pussy willows in spring

below: As I walked along the trail, I encountered this guy. He started getting agitated as I got close to the the river, but there was a photo that I was after…..

a male mallard duck standing on the bank of a creek with back to photographer but turning head to look behind

below: I had spotted colours through the browns and greys of the trees… graffiti covered ruins on the other side of the river.

colorful graffiti on an old stone structure whose roof has collapsed, as seen from across a creek, with trees in the way, no leaves because April, too early in the spring

Of course I found my way across the river to explore them in more detail!

below: When I went looking online for information about this structure, I came across a blog post in Scenes from a City from 2013. It’s hard to see, but some of the graffiti remains unchanged 8 years later.

below: And right behind me I discovered a tunnel entrance built into the hillside

below: It was very dark inside so the quality of these photos is questionable, but I thought that the old rusty control boxes looked fascinating. How long have they been here?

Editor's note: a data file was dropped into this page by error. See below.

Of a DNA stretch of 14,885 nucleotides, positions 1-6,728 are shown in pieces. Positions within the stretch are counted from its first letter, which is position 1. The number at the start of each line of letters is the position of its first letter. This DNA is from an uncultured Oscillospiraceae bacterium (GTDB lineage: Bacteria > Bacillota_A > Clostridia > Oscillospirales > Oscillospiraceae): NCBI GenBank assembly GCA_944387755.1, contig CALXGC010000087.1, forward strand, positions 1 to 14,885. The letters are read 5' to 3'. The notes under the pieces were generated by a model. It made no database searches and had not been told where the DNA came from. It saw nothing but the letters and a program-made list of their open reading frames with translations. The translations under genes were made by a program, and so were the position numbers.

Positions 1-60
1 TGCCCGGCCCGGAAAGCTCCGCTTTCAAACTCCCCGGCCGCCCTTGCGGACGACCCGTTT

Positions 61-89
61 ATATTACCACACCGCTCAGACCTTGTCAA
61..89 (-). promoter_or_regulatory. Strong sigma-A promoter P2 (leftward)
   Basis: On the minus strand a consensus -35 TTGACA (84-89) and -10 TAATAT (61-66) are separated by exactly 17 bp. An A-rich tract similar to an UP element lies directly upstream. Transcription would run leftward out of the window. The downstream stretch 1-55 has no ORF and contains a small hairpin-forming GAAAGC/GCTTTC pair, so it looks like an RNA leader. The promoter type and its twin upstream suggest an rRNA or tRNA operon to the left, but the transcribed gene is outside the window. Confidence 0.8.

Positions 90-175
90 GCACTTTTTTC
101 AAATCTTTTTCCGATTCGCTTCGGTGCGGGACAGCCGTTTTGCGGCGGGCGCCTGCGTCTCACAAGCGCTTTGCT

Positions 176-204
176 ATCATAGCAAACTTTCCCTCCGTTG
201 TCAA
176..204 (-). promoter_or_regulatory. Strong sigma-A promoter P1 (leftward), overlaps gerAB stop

The Betty Sutherland trail ends at Duncan Mill Road. I was trying to get as far south as possible, so rather than go up to street level, I went under Duncan Mill Road where my map showed that there was more green space.

below: Wishes were written on pieces of paper, folded, and tied to a tree with pink yarn.

pieces of white paper tied to small branches of a small tree with pink yarn

below: The tangled roots of a dead tree lie beside the Don River just south of Duncan Mill Road.

a large piece of driftwood from the roots of a large tree in the foreground with a river, trees, and an apartment building in the background

below: Blue and yellow rocks

many small stones painted blue and some painted yellow, on the ground, with weeds starting to grow up among them

below: It wouldn’t be a walk without a (or several!) used mask lying around but this one is cuter than most.

a pink covid mask lies on the ground, on top of dead leaves.  The mask has a picture of a peach on it.

below: Oh Oh

below: Bracket, or shelf, fungi on a dead tree trunk

below: Playing fields alongside Moatfield

Green space, playing field, beside a road with office buildings on it

below: Looking east towards Graydon Hall

playing field with soccer goal, apartment buildings of Graydon Hall in the background.

below: Now we are off the beaten track. That’s Don Mills Road with some graffiti on a pillar that beckons me forward. A few trees have been planted here but maintenance may be sporadic.

below: under the bridge
close up of a discarded can of spray paint lying on the ground.  Graffiti under a bridge is in the background but out of focus.

under a bridge over the Don River with graffiti on the concrete, metal girders overhead, water in the river